Evaluation of clones of Eucalyptus planted in an experimental plot for Forest Landscape Restoration in Paraguay
Keywords:forest, landscape, restoration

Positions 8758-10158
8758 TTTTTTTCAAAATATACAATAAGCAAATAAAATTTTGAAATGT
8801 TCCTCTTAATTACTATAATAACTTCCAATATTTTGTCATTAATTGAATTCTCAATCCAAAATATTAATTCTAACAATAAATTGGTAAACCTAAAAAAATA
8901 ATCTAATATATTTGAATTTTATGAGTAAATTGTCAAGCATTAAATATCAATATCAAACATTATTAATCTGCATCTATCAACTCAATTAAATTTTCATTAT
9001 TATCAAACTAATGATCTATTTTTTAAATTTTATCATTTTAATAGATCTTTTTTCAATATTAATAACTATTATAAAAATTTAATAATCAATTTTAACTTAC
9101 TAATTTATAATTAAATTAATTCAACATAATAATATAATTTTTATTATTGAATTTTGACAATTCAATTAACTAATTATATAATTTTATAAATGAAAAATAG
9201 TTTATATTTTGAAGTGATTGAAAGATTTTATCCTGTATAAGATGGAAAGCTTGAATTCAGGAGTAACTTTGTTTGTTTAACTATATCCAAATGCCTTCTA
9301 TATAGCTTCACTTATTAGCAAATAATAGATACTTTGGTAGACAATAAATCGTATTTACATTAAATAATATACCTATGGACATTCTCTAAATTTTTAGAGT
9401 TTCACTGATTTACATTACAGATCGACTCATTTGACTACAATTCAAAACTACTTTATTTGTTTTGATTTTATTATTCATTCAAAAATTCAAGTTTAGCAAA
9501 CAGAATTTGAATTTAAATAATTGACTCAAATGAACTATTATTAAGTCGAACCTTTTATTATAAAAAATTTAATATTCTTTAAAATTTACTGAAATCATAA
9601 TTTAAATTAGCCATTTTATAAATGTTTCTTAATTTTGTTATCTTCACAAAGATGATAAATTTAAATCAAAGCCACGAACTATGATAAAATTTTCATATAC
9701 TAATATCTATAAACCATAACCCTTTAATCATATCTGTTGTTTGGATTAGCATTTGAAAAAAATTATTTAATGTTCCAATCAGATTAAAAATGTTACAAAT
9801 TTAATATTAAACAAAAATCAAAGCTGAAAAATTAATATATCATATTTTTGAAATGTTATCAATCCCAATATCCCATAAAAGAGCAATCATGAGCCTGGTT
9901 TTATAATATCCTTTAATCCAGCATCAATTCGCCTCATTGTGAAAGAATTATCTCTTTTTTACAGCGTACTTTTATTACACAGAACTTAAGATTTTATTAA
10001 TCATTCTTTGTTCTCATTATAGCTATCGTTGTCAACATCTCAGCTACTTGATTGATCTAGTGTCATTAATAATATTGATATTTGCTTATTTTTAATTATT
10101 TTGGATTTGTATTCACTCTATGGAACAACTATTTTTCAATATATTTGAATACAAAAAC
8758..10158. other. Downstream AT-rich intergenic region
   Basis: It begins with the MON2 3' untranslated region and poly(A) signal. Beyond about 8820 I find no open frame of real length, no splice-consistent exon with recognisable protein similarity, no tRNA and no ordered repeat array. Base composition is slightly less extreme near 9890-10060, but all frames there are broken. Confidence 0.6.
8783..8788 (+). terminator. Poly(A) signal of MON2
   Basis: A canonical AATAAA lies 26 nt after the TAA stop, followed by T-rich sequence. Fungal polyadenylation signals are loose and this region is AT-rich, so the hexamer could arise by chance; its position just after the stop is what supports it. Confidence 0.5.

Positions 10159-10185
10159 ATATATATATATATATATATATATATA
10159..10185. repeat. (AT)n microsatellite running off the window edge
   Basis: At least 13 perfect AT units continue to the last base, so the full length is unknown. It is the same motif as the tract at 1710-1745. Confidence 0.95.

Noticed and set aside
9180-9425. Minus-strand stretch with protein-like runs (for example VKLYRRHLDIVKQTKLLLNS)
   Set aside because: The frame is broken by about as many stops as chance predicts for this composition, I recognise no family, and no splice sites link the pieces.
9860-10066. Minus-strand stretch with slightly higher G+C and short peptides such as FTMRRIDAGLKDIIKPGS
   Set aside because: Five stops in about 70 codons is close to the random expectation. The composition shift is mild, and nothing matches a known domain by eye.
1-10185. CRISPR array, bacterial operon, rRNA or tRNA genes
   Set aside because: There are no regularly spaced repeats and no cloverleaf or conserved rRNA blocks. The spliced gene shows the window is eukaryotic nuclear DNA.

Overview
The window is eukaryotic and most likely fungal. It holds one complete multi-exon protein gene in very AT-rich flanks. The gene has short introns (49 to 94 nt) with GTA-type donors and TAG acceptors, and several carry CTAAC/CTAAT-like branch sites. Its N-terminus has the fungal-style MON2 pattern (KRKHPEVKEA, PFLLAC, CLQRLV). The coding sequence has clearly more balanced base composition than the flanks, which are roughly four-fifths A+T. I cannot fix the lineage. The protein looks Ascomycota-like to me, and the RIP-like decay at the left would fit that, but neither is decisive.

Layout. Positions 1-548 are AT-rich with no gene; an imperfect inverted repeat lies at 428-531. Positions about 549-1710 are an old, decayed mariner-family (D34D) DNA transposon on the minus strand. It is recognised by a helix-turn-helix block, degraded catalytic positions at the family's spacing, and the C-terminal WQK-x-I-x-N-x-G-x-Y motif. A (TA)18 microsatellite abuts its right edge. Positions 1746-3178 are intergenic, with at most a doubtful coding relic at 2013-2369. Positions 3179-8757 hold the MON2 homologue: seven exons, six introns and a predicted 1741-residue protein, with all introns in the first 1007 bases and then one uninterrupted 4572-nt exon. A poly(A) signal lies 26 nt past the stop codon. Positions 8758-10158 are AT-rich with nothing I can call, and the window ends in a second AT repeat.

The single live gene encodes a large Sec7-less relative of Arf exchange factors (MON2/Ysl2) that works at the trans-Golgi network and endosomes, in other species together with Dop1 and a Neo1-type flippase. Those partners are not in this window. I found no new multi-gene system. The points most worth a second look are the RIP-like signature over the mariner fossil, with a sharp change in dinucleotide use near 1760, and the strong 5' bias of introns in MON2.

The adoption of strategies involving the combination of Eucalyptus plantations with native species emerges as an effective alternative to mitigate the issues of deforestation, degradation, and fragmentation affecting native forests. Eucalyptus, in this context, presents itself as a species that offers a rapid economic return, making it an appealing resource for private landowners aiming to carry out land restoration processes. The aim of this study was to compare the growth in diameter at breast height, diameter at collar height, crown coverage area, and height of the Eucalyptus urophylla S.T. Blake × Eucalyptus grandis W. Hill (clone i144) and Eucalyptus urophylla S.T. Blake × Eucalyptus camaldulensis Dehnh. (Clone vm01) hybrids. The study was conducted in the district of Hernandarias, Alto Paraná Department, Paraguay. It was structured into 5 blocks and 2 treatments randomly distributed. Both treatments were selected for this study, with the first treatment consisting of a strip of eucalyptus for timber purposes, and the second treatment serving energy purposes. The design of each experimental unit comprised two major strips, one for conservation and the other for production. The focus of the study was on the second strip, which included 32 trees per experimental unit on treatment 1, and the second treatment, with 44 trees, covering an area of 1080 m2 per unit. The parameters evaluated for this study were as follows: diameter at collar height (DAC), total height (Ht), Diameter at breast height (DAP), and crown coverage area (ACP) over a 24-month plantation period. Statistically, no significant differences were found in the analyzed variables; on average, it was determined that the means were 1167.3 cm, 11 cm, 3.9 m2, 132.3 cm for Ht, DAP, ACP, and DAC, respectively.
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